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25-Year-Old Mom Has Toes Amputated and Hysterectomy after IUD Migrates to Her Stomach

IUDs, often touted as safe and effective, carry a small risk for very serious complications


A woman earlier this year was forced to undergo surgery, a hysterectomy, and have her toes amputated after her intrauterine device (IUD) migrated to her stomach and liver, the media has reported.

“[I] began to have a sharp pain in the bottom right side of my stomach and the first thing that popped in my head was is this that IUD?,” Tanai Smith, a 25-year-old single mom from Baltimore, Maryland, wrote on a GoFundMe page she started to tell her story and her harrowing experience with the IUD.

IUDs are contraceptive devices that are placed in the womb for 2-5 years. Some copper-bearing IUDs, however, can remain effective for as long as 10 years.

According to Smith’s account, she had been using her IUD for three years without noticing any issues. But when Smith went for her annual checkup last October, doctors were unable to locate the device, even after taking two ultrasounds. Smith says that her doctor assured her that her body must have expelled the device.

A few weeks later, Smith began experiencing sharp pains near her stomach. When the pain did not go away but became only worse, she went to the hospital where doctors took an X-ray. When the X-ray revealed that the IUD had migrated to her stomach, Smith was told that she would need surgery to have it removed.

Smith says doctors were able to successfully remove the device. However, following the surgery, Smith was told that the removal procedure had been more difficult than initially anticipated. According to Smith’s account, doctors had told her that the device had broken into several pieces and had migrated to her liver as well.

After the surgery, Smith developed further complications, forcing doctors to remove both her uterus and her ovaries. “I still don’t know why and whether my IUD or initial surgery were to blame,” Smith told Cosmopolitan, “My doctors guessed my body was under stress going into the first surgery, during which I might have picked up some type of bacteria. They really didn’t give me any reason.”

After the hysterectomy, Smith recounts that she fell into septic shock and was admitted to the ICU. Her blood pressure began to drop, her organs began to fail, she was placed on a ventilator and a dialysis machine, and lost sensation in both her hands and feet. After remaining in intensive care for several weeks, Smith began to recover and regain sensation. However, as a result of several weeks of diminished blood flow, Smith recounts that her toes began to turn black from necrosis.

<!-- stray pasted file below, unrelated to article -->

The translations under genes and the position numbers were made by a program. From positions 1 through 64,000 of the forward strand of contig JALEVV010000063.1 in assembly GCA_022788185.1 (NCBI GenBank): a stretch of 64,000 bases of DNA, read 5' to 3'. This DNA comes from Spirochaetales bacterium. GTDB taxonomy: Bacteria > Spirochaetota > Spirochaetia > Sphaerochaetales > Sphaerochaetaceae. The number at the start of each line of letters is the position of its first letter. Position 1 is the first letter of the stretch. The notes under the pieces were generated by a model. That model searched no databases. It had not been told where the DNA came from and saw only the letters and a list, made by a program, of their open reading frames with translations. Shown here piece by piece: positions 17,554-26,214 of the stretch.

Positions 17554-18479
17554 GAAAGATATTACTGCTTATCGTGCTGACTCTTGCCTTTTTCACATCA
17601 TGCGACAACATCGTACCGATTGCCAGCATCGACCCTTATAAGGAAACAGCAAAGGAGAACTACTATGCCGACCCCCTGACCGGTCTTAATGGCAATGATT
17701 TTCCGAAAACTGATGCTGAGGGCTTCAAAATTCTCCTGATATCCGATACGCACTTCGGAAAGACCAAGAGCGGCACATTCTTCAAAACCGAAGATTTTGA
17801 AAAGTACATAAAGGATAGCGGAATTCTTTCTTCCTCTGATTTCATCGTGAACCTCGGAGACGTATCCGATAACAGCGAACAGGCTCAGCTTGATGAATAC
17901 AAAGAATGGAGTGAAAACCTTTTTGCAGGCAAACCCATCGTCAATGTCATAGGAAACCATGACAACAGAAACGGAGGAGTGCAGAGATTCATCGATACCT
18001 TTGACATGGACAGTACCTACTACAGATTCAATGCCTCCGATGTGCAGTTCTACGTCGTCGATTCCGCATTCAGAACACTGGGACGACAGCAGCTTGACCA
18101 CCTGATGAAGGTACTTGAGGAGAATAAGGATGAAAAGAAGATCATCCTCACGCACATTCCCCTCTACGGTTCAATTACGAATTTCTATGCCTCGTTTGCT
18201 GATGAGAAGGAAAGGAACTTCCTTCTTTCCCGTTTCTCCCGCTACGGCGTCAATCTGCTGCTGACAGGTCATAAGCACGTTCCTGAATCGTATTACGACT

“[I] had my toes amputated and [I] am still getting adjusted to the daily living,” Smith wrote on her GoFundMe page.

Smith has a three-year-old daughter and when not parenting, it appears that her time is split between working two part-time jobs and completing her college degree.

“You question yourself why me or what did [I] do to deserve this?” Smith writes.

Device migration and organ perforation, while uncommon events, are among the most serious and dreaded complications that can result from using the IUD. In rare cases, the device can even puncture the womb, become imbedded within the uterine wall, or migrate to other organs or cavities in the abdominal area.

Smith’s case is not an isolated incident. Studies have shown that uterine perforation due to IUDs occurs somewhere between 0.05 to 13 times per 1,000 insertions, often occurring during the insertion procedure.[1],[2],[3] Since uterine perforation and device migration do not always cause women pain or symptoms, the actual frequency of these events is likely even higher.[4] Known cases of organs that have been perforated by a wayward IUD include the bladder, intestines, colon, liver, ovaries, and other organs.[5],[6],[7],[8],[9],[10]

Device migration and expulsion are not the only adverse side effects associated with the IUD. Many women report pain from the device, particularly at the time of insertion. During clinical trials for Mirena, a popular hormonal IUD brand sold in the U.S., 23% of women reported pelvic or abdominal pain, 9% reported breast pain, and 8% reported back pain while using the device.[11] Nearly 32% of users also reported unscheduled bleeding.[12]

In a separate study in the U.K., nearly half of the women in the study chose to stop using Mirena early.[13] The most common reasons cited for discontinuation were unscheduled bleeding, abdominal pain, bloating, headache, weight gain, depression, breast tenderness, and loss of libido.[14]

While gynecologists, in general, believe that hormonal IUDs reduce women’s exposure to artificial progestins, studies have not confirmed this to be true.[15] A recent large study of Danish women found that women who use levonorgestrel-releasing IUDs have a significantly higher risk for being diagnosed for depression than women not using hormonal contraception.[16] And despite the fact that hormonal IUDs release much smaller doses of progestins than the amount of progestins in a single oral contraceptive pill, the findings from the Danish study left no indication that women using levonorgestrel-releasing IUDs are any less likely to experience depression than women using oral contraceptives.[17]